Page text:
Giving Students Center Stage
Aaron Thornburg, a doctoral candidate in Cultural Anthropology, earned his B.A. from the University of Florida-Gainesville with high honors in 1993. He has also earned an M.Phil. in Linguistics from the University of Dublin, an M.A. in Anthropology from Brandeis University, and an M.A. in Cultural Anthropology from Duke University. His dissertation, titled "Imagining Irelands: Migration, Media, and Locality in Modern Day Dublin," is a study of Irish ethnic identity as it relates to Irish language use in media and school curriculum.
Aaron is considered by faculty to be "a model of dedicated, innovative teaching" during his time at Duke" who is "beloved by his students" and who is "a friendly, energetic, smart teacher who commits great thought and energy to his teaching." Faculty also note his ability to "win undergraduate trust and respect," a talent that is evidenced in student evaluations of his teaching. His teaching style is one that puts student discourse at the center, as one nominator explains, "For many college teachers, the classroom provides an opportunity to exercise and display a forceful, sometimes colorful personality. Not so Aaron. Instead, he allows the students to take center stage. He structures the seminar discussion and intercedes in it enough to provide it with direction and forward momentum, but manages never to interrupt or curb its flow. Aaron uses a relaxed style, occasional humor, and respect for their ideas to make the students utterly comfortable" with the result that the students feel ownership of the classroom discussion, and contribute to it with ease and confidence. Students note that Aaron is "really skillful at guiding discussion and pushing us further with questions." Aaron's ability to foreground student discussion is seen as a unique skill by a faculty member who states that "To foster such energetic and natural classroom discussion is a rare talent, one that many an experienced university teacher lacks."
Aaron's successful teaching style has been one that he has actively developed, taking advantage of multiple instructional technology and Teaching IDEAS workshops and participating in the Preparing Future Faculty program to enhance his knowledge and technique, and incorporating innovations in his classroom. For example, he taught his "Anthropology and Ethics" course in the Link, taking advantage of the video link-up technology there, in order to provide "interactive internet classes with seven major scholars of science and ethics professors, with students also reading their work." Not only was it something of "a coup to get these prominent thinkers to agree to be part of the course," it also required an immense amount of work on Aaron's part to plan the course. His success in this endeavor is reflected in comments from student evaluations, one of which included the comment that "This course had something for everyone. It comprehensively addressed the various ways in which anthropologists must apply ethical inquiry to their research. The instructor skillfully discussed issues and salient points, no matter what subfield of anthropology they arose from. I was able to invest a lot of time and energy into the assignments and readings in this course, but the high level of engagement never felt like a chore." Other student remarks underscore this comment, for example, "The class changed my understanding of the field of anthropology" and "Great course, great experience!"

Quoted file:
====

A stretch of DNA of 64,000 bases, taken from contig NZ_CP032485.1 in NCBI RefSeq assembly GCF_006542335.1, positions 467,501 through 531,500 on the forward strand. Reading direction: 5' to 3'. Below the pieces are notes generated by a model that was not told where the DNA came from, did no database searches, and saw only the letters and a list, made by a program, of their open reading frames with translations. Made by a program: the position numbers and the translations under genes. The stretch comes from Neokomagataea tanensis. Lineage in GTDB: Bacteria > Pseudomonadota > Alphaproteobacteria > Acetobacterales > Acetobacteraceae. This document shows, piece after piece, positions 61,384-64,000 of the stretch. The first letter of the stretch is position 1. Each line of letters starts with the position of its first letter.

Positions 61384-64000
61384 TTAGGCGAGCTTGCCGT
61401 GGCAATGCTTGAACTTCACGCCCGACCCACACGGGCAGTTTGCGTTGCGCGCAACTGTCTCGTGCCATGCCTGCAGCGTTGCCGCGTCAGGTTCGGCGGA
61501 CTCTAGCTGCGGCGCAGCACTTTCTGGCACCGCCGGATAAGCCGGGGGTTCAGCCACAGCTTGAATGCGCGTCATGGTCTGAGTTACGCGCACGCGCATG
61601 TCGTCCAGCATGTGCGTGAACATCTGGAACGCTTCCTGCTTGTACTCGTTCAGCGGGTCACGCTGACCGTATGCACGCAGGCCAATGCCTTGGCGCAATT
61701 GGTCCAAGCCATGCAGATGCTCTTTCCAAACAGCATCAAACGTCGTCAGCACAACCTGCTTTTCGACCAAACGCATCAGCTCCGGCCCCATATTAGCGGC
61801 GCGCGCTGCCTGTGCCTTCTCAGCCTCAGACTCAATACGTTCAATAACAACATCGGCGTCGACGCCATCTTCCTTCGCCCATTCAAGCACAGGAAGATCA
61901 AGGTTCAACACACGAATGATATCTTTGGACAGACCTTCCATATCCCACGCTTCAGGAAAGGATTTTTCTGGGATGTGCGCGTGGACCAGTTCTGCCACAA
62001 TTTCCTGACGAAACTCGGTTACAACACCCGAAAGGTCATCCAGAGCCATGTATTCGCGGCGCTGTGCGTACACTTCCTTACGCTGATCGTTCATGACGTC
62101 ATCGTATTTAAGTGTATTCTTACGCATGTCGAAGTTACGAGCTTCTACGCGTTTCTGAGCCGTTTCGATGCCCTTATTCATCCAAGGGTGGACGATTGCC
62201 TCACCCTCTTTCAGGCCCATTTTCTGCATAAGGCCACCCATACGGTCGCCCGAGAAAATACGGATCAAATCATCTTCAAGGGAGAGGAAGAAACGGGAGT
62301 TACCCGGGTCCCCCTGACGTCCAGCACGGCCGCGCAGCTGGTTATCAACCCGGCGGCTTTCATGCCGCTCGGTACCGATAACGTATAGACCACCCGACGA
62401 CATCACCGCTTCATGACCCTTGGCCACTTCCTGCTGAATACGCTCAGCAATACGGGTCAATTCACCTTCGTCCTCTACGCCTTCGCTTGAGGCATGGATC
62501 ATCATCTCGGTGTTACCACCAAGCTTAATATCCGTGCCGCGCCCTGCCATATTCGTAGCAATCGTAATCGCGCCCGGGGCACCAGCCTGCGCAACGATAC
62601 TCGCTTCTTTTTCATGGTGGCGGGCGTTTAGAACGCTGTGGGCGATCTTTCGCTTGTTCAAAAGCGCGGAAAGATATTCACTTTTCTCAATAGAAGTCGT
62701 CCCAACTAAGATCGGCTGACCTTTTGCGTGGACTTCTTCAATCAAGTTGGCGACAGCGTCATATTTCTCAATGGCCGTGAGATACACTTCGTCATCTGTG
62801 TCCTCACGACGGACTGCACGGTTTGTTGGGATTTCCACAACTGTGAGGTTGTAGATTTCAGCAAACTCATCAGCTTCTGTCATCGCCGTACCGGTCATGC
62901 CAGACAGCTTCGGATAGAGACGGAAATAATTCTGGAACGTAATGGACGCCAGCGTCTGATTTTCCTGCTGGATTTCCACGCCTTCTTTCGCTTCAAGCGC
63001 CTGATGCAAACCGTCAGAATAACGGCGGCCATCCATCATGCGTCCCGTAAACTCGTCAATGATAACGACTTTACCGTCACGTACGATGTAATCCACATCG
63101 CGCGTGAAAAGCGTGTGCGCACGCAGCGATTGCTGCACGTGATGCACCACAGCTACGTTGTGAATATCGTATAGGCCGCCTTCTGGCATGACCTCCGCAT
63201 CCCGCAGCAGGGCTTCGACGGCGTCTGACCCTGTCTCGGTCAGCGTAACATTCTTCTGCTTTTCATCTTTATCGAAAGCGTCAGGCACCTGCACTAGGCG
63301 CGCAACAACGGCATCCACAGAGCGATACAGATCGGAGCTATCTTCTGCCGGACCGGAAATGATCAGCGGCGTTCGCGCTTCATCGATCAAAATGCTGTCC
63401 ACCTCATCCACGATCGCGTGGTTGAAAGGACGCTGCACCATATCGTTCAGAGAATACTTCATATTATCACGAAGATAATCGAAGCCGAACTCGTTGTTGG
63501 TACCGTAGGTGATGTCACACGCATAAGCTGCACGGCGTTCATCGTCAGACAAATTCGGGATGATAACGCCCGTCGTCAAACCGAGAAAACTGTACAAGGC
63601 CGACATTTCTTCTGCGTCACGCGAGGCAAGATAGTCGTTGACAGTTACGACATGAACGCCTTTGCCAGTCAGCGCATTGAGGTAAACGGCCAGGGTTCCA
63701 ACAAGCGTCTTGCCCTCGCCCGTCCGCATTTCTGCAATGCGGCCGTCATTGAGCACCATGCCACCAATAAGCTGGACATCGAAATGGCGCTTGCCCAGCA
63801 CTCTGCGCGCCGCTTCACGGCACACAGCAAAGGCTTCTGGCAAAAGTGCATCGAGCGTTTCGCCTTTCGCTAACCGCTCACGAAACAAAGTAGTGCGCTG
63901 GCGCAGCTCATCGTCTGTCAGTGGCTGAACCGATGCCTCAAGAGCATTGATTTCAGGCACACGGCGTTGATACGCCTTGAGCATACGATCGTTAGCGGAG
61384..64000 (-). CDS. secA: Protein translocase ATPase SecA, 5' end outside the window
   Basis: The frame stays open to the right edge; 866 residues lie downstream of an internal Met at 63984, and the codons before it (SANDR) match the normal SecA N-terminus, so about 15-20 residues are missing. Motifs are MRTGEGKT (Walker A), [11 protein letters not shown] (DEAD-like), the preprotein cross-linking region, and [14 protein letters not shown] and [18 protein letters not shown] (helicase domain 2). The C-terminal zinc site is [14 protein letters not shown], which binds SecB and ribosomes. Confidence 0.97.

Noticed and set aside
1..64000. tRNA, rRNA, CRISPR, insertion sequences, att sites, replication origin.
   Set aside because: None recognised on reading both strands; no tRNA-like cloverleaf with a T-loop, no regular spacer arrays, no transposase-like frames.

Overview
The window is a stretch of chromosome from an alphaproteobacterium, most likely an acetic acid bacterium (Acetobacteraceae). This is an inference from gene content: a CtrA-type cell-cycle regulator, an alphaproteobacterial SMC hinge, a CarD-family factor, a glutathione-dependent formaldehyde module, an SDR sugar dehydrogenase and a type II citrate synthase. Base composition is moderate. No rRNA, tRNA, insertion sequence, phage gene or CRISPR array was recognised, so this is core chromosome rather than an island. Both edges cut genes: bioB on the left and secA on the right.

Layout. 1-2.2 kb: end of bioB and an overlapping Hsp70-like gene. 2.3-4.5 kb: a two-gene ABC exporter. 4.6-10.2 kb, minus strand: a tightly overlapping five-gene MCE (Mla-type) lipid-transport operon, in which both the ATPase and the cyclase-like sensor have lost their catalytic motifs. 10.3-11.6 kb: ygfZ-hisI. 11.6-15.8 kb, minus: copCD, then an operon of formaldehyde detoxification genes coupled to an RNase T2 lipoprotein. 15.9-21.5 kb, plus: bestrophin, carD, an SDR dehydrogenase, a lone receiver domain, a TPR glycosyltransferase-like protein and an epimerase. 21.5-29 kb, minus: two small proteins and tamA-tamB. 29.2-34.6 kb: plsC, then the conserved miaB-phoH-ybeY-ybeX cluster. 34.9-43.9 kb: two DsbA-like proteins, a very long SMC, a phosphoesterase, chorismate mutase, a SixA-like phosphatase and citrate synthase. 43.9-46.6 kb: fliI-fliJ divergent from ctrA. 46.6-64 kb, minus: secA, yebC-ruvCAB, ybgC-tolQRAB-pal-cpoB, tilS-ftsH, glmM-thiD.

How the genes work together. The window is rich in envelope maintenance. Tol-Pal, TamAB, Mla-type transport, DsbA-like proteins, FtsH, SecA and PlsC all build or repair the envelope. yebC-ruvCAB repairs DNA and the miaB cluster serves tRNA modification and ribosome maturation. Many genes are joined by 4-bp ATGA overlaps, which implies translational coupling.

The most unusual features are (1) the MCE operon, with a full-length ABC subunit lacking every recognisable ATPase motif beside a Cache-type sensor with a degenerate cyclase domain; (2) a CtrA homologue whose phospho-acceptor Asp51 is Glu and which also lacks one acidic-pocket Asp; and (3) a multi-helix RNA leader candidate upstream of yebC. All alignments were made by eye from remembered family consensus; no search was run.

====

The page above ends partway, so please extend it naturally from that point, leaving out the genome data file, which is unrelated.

In spite of the many accolades, Aaron believes that he still "has much to learn about undergraduate teaching" and looks forward to "developing an understanding of and sensitivity to factors that can both benefit and impede the learning process." He adds that he hopes "to further refine multiple techniques to ‘light a fire' in students, a motivation for the subject matter of my courses and a life-long love of learning." Aaron continually strives to improve himself as a teacher, and demonstrates the truth of a faculty comment that "He is a model for a graduate student both genuinely dedicated to students and the classroom and open-minded enough to learn from his experiences in order to fashion himself into a teacher of the very highest rank."